I can promise you that when I suggested Primeval do something outside of its comfort zone (like actually sending someone through an anomaly, perhaps to Victorian times, to capture a dinosaur), I genuinely had no idea that would be the basis of the very next episode! I'm either psychic, or Primeval's writers are gradually tuning into my wavelength! Unfortunately, this was a pretty unremarkable hour's entertainment, especially given the apparent juiciness of its concept, and just made you realize how much better Doctor Who does this kind of thing...
The basic idea had some fun elements, with the ARC team discovering an anomaly where a Dromaeosaurus (raptor) has travelled through to the 1800s, leading Matt (Ciarán McMenemin) to volunteer a trip into the past to capture the creature. Arriving in 1886, Matt soon discovered that the dinosaur is to blame for a spate of London killings the press are blaming on "The Beast", and that lost love Emily (Ruth Bradley) is likewise trying to capture the dinosaur and has become mistaken for the legendary Spring-heeled Jack. Meanwhile, in the present-day, Abby (Hannah Spearritt) became more resolved to dissuade boyfriend Connor (Andrew Lee Potts) from working on Philip Burton's not-so-secret project, and realized their relationship may not survive the process.
A malaise has struck me about Primeval just lately. I've never truly loved the show, and simply liking it can often be a struggle because it's so willfully dumb, but series 5 feels like the last dregs of series 4 are being squeezed out in the digital hinterland. Maybe a summer schedule on Watch is partly to blame (as I'm not in the mood for Primeval on a warm Tuesday evening), or if it's simply because Primeval continually does a disappointing job with a fantastic Hollywood-style concept. How can a romp through Victorian London, with a man from the distant future and a beautiful lady armed with twin knives, both chasing a prehistoric beast that's been mistaken for an iconic boogieman, be so strangely tedious? It's probably a combination of the fact the budget couldn't allow for much beyond chases through the "streets" of the Black Country Museum, and one muddy CGI vista of Tower Bridge from 125 years ago, but also because it was so hard to care about Matt or Emily. We're supposed to believe they're a compelling romantic couple, but it's never really worked for me, and even the side issue of Emily's husband (Stephen Hogan) wants to have her committed to the renowned mental asylum Bedlam didn't really interest me.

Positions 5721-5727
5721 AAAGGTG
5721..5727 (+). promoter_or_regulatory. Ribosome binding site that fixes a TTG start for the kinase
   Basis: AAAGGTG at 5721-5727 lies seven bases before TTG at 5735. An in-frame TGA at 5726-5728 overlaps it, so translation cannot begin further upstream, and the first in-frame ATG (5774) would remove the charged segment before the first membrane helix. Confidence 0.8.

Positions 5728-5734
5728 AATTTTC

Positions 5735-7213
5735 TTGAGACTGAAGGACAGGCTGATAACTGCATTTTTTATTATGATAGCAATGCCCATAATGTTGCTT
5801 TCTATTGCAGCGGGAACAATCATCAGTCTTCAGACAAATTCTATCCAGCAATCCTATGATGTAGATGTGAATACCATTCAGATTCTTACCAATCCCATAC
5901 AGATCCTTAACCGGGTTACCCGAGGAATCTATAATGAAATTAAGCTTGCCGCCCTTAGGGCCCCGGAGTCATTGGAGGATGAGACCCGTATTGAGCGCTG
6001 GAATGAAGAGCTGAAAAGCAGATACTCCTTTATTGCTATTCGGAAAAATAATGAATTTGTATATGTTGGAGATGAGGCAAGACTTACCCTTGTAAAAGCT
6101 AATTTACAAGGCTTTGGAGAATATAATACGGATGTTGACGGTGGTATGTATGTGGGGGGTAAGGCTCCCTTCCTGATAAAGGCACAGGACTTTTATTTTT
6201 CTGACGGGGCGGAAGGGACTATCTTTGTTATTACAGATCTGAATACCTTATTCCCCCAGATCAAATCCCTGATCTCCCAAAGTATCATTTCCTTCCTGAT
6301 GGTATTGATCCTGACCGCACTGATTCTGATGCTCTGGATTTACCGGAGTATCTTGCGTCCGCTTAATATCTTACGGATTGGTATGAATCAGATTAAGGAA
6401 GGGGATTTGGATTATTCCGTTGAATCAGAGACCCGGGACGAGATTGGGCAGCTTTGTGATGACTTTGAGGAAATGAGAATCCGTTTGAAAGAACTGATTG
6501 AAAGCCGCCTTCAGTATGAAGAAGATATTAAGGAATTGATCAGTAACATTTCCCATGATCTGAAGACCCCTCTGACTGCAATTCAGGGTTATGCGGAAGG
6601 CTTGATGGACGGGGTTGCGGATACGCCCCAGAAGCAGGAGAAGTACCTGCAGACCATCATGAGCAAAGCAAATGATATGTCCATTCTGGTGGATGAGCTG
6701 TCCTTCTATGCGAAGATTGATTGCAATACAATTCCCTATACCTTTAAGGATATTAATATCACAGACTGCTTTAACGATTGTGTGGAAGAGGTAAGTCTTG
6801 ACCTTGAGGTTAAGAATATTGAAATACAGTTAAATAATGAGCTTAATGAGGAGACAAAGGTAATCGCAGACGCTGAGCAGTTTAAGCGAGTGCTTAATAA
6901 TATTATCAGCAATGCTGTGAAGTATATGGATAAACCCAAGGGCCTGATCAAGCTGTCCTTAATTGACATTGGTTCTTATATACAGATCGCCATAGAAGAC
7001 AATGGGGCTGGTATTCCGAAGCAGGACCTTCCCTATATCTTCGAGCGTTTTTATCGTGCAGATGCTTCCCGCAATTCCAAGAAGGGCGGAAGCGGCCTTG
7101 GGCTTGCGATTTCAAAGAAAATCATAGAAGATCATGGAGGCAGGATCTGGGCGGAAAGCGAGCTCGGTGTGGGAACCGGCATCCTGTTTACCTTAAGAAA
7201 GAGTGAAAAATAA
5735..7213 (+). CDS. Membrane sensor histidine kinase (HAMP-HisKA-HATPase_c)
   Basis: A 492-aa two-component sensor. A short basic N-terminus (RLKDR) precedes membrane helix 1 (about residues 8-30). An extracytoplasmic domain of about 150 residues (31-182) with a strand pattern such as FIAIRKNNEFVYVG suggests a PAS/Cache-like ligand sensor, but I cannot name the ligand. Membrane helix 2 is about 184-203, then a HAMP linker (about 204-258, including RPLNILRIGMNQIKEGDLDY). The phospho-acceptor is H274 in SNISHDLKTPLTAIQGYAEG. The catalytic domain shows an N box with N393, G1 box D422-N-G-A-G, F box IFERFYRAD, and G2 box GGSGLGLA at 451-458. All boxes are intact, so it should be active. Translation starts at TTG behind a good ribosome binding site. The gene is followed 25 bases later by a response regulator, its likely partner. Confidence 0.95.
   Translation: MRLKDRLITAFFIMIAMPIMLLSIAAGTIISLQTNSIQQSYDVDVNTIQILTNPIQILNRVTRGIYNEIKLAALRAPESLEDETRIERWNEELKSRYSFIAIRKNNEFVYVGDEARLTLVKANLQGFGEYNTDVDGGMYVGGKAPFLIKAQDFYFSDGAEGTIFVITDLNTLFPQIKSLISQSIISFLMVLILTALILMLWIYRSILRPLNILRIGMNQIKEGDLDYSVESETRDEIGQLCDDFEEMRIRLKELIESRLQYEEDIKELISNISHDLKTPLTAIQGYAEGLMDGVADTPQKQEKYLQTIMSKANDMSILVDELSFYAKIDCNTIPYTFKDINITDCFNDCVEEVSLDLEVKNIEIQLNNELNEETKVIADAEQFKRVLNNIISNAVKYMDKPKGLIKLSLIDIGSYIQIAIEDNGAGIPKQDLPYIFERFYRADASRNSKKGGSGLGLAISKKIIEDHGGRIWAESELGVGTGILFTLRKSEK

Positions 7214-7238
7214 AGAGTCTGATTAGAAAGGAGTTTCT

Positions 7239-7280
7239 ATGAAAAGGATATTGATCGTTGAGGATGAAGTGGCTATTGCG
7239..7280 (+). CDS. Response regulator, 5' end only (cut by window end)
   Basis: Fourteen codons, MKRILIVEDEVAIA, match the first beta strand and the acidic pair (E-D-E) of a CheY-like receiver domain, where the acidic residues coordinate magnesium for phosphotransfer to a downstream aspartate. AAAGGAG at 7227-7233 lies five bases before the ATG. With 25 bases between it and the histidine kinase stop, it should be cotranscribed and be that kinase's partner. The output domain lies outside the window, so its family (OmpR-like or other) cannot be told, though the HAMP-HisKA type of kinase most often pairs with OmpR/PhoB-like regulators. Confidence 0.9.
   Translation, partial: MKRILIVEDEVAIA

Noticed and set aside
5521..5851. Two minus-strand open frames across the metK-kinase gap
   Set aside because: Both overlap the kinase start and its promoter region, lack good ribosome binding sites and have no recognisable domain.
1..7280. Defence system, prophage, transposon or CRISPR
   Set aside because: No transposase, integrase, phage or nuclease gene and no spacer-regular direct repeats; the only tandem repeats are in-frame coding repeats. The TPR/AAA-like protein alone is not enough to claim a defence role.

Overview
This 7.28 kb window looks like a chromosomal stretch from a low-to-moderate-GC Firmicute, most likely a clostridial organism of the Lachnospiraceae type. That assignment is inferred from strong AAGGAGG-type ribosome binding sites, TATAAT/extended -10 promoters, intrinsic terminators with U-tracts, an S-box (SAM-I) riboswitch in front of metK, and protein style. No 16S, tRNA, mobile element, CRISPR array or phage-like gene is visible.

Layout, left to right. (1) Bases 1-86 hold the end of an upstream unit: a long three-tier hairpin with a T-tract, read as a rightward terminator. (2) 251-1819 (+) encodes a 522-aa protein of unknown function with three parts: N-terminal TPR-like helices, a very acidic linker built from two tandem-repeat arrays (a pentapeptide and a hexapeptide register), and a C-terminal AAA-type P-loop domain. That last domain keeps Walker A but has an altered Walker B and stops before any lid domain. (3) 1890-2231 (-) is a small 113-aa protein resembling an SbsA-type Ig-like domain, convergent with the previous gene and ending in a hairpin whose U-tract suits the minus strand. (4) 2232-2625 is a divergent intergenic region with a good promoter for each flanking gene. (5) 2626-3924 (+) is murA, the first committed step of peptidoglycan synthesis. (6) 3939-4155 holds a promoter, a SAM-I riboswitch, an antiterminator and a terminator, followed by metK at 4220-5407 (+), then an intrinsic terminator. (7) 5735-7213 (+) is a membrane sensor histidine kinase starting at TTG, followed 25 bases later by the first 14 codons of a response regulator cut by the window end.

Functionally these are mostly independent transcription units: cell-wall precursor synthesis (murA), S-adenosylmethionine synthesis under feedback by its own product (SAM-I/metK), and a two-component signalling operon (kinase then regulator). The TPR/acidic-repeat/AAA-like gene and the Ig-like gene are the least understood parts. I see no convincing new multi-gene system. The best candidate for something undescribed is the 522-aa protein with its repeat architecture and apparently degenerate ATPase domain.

Not for the first time this year, the ARC-based storyline was more appealing in some ways, although again the writing's not strong enough to make you believe Connor wouldn't trust Abby after she warned him against working for Prospero Industries. And I still don't understand why Matt can't convince Connor the same way he convinced Abby (by showing him actual footage of the future he comes from, where anomaly-based experiments have caused global catastrophe.) It helps, I guess, that Spearritt and Potts are in a relationship in real life, as they connect quite well on-screen, but it's just a shame Primeval lacks the quality of writing a show like this needs. We're halfway through series 5 and Jess (Ruth Kearney) has been given nothing to do beyond sit at a desk, and Philip (Alexander Siddig) seems to have vanished—even when Connor's making breakthroughs in science that would make Einstein erect, he's only on the end of a phone? Incidentally, all this pioneering science from the kid in the porkpie hat who owned a laptop loaded with a dinosaur encyclopedia from series 1, whoever would have imagined!
Overall, episode 3 was a big disappointment considering what its one-sentence synopsis stokes in your imagination, but as the likes of Doctor Who becomes almost cinematic in their complexities (both visually and narratively), poor Primeval's looking increasingly tired. Even the CGI monsters rarely convince you the creatures are interacting with anyone, and instead look pasted into the environments and sometimes given almost cartoonish mannerisms. And I haven't even mentioned the laughable moment when Emily's husband stepped through an anomaly into a 2011 exhibition of modern art and didn't even bat an eyelid over the matter!
We're halfway through series 5—what are your thoughts?
written by Paul Mousley & Gabbie Foster / directed by Robert Quinn / 7 June 2011 / Watch